Published October 09, 2012
North Dakota's Three Affiliated Tribes will press for a bigger slice of the tax revenue from the oil pumped on its reservation, the tribe's tax director said Monday.
Production on the Fort Berthold reservation, in the heart of western North Dakota's oil country, has been responsible for $346 million in tax revenues over four years, the state Tax Department says. The tribe has collected $129 million, or 37 percent, of that sum.
North Dakota and the tribe have an agreement that details how the money is split. Last year, the tribe requested what its members thought was a more equitable share, but the Legislature rejected the proposal.
On Monday, a legislative committee that oversees state and tribal relations unanimously approved a resolution supporting the tribe's effort to get a larger share of oil revenues. However, the panel turned down a separate proposal to give the tribe 80 percent of the tax collections from tribal land.
"We need more resources to combat and battle the negative impacts of the boom," Mark Fox, the tribe's tax director, told The Associated Press. "We have a lot to deal with up there. Roads, and crime, and housing."
The 80 percent proposal likely will be introduced in the Legislature next session, said committee chairman Sen. David O'Connell, D-Lansford.
"I think they're getting shortchanged," O'Connell said. "Their roads are going to heck like ours are, and human services, the rising costs ... It's not all doom and gloom out there, but I think they need help."
The July 2008 tax and regulatory pact spurred a burst of oil drilling on the reservation. There are now 706 producing wells on the reservation, compared to 112 in 2008, according to the state Department of Mineral Resources.
North Dakota has two separate oil taxes, a 5 percent production tax and a 6.5 percent extraction tax. Both are applied to the oil's value. Currently, the state and tribal tax split from an oil well depends on whether it is drilled on "fee land" or "trust land."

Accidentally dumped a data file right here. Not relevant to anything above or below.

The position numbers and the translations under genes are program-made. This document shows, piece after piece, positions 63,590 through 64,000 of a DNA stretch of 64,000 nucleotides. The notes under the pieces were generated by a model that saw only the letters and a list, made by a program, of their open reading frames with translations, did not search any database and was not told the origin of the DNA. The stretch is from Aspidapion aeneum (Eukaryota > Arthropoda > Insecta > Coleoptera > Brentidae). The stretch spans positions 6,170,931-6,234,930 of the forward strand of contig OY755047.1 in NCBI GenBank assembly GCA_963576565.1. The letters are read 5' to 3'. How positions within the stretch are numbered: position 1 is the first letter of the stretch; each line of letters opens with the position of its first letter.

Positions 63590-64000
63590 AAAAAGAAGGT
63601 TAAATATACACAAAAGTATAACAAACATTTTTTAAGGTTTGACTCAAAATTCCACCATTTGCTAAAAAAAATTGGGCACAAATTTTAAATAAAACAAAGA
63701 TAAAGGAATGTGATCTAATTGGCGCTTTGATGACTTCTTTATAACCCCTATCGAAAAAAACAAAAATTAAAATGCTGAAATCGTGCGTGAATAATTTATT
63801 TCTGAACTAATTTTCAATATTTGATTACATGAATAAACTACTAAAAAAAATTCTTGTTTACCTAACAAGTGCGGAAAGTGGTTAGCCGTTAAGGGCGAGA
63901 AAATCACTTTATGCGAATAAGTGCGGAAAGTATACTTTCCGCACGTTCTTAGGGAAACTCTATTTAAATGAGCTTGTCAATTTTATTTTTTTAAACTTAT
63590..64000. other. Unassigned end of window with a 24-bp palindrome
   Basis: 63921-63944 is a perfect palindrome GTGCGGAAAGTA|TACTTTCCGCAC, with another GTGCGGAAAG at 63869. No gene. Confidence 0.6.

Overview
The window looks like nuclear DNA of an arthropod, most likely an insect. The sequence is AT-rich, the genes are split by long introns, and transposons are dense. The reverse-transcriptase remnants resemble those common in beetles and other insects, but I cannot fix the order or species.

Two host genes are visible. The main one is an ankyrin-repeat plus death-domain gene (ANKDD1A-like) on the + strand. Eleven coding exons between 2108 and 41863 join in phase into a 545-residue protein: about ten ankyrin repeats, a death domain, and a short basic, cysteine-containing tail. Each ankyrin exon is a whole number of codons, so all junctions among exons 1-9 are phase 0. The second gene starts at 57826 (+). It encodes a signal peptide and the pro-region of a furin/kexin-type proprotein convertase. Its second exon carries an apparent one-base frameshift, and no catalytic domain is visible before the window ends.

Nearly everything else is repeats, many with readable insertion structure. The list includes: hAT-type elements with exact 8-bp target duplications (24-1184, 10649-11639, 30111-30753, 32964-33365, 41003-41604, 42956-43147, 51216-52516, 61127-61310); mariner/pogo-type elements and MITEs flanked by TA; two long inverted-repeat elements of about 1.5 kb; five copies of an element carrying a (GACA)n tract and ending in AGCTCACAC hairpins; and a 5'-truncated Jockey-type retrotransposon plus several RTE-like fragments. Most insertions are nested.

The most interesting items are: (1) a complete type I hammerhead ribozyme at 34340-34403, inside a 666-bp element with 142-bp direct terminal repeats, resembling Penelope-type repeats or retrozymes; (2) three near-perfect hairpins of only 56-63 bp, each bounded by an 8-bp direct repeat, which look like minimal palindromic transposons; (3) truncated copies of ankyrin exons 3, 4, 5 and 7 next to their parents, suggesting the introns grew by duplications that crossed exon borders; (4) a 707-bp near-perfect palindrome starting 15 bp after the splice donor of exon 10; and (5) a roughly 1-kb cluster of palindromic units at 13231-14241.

Fee land is a term for privately owned land within the reservation's boundaries. The tribe gets 20 percent of production tax revenues from fee land, while the state gets the remainder.
Trust land is property that is held in trust by the federal government to benefit the tribe and individual members, and the oil revenues are divided evenly.
Fox said the tribe supports legislation that would give it 80 percent of the tax revenues from tribal land. The tribe wants the 20 percent share from fee land to be applied to both the production and extraction taxes.
Lynn Helms, director of Department of Mineral Resources, said Monday he expects most of the future drilling on the Fort Berthold reservation to be on tribal land _ lending greater import to the tax revenue debate.
Rep. Jim Kasper, R-Fargo, said the future production forecasts influenced the committee's refusal to endorse an 80 percent tribal share of oil revenue from tribal lands. A great deal of money is at stake, he said.
"We should change the formula, but it was difficult for me, anyway, to say, well, 80-20 is the right formula. That is a negotiation process that the Legislature needs to get involved in," he said. "The governor needs to be involved in that process, as well as the members of the tribe."